Wisdom (chochmah) is the knowledge that guides a person in making good choices in life. He applies this knowledge under control of his heart, which is a central part of the human personality. Without the involvement of the heart a person’s actions lack emotional drive and passion. But if his heart is given free rein he is at risk of making unwise choices.
Because true wisdom often runs counter to the person’s instinctive nature, it cannot be derived from human experience alone but must be acquired through Divinely inspired teachings. But even wisdom alone is not enought. It must be further developed by each person using the power of reason to enable him to discipline his heart.
The development of wisdom is called insight or understanding. Without insight a person will only be able to act on the specific aspects of wisdom that he has received from his teachers. With the aid of insight, a person is able to readily apply his wisdom to new situations as they arise throughout the day.
A person who has gained insight is referred to as a discerning thinker (navon) He has acquired understanding (tevunah).
In conjunction with the process of gaining insight, the discerning thinker trains his heart to work closely with his intelligence so that his heart is guided by his wisdom. He is then referred to as a chacham lev (wise of heart).
כא = לַחֲכַם לֵב יִקָּרֵא נָבוֹן וּמֶתֶק שְׂפָתַיִם יֹסִיף לֶקַח
The wise of heart student will be called discerning thinker,
and the teacher whose speech is sweet will gain learning.
This proverb compares the development of wisdom from the point of view of both the student and the teacher. The developing student is a chacham lev, the person whose heart is guided by the wisdom he has been taught. He then builds upon what he has learned and becomes a discerning thinker.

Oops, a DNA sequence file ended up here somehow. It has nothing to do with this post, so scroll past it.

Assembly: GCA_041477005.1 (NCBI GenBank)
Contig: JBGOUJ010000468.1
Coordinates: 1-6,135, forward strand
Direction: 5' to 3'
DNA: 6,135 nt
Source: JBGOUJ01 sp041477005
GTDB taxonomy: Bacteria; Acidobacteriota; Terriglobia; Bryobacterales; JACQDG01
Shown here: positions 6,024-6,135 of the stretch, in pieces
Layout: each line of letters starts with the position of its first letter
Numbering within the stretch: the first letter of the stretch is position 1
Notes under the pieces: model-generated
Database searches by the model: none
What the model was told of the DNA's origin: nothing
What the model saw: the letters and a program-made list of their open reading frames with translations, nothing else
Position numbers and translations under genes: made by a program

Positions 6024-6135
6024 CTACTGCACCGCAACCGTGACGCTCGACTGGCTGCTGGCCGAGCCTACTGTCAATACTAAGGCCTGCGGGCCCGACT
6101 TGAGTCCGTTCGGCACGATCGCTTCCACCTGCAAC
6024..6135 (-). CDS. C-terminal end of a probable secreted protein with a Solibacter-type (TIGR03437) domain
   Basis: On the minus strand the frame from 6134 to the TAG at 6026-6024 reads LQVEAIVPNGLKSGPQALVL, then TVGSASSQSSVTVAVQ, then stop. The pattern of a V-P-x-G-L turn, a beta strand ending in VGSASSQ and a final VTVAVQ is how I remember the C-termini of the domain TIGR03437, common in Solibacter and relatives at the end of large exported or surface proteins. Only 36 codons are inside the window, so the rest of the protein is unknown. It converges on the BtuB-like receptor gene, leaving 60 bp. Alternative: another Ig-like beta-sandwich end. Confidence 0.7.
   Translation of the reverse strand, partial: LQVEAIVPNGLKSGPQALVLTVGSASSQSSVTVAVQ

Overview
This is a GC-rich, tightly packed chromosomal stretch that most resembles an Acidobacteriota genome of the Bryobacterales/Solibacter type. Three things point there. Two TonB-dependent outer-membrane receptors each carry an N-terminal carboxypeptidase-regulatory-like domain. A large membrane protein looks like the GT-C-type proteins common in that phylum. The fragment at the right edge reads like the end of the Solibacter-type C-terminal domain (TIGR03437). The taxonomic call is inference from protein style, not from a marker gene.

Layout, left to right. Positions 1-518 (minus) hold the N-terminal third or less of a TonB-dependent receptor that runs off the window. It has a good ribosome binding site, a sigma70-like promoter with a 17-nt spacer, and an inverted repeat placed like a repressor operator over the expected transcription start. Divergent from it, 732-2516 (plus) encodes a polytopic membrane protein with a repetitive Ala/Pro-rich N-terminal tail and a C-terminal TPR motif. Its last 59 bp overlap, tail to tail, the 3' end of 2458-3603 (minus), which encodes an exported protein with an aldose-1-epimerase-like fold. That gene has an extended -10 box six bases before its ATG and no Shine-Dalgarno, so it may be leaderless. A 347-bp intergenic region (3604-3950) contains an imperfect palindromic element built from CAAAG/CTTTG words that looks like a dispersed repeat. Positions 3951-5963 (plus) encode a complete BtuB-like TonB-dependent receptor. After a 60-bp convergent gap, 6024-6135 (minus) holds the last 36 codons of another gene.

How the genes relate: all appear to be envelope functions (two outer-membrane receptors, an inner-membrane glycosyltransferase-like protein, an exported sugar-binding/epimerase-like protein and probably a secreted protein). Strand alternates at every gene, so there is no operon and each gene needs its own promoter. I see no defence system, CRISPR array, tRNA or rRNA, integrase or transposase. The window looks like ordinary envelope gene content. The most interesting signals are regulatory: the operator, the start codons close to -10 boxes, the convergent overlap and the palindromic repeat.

The second part of the proverb operates at the level of a teacher of wisdom. Because of his creative sweetness in making words of wisdom easy to digest he has a powerful influence on his students. At the same time, the exercise of explaining the wisdom of the Torah increases his own grasp of the subject matter.
(21) The learned student whose heart is guided by
the Torah wisdom he has been taught is called
a wise of heart — חֲכַם לֵב.
And when that wise of heart gains
new insight through reflection, then
to that wise of heart — לַחֲכַם לֵב
there is given the new title — יִקָּרֵא
of discerning thinker — נָבוֹן
And because the creative teacher
whose speech is sweet — וּמֶתֶק שְׂפָתַיִם,
makes the words of wisdom easy to digest,
he has a powerful influence on his students.
He will then gain further learning — יֹסִיף לֶקַח
through interaction with his students.
The speech of the teacher is described as sweet because it sounds pleasant to the ear. It is also sweet because the teacher extends himself beyond his own concerns and projects his thoughts to the welfare of his students. He thinks about how the ear of his students will perceive what he has said and adjusts the presentation for their benefit. That gracious, unselfish quality makes it especially sweet.
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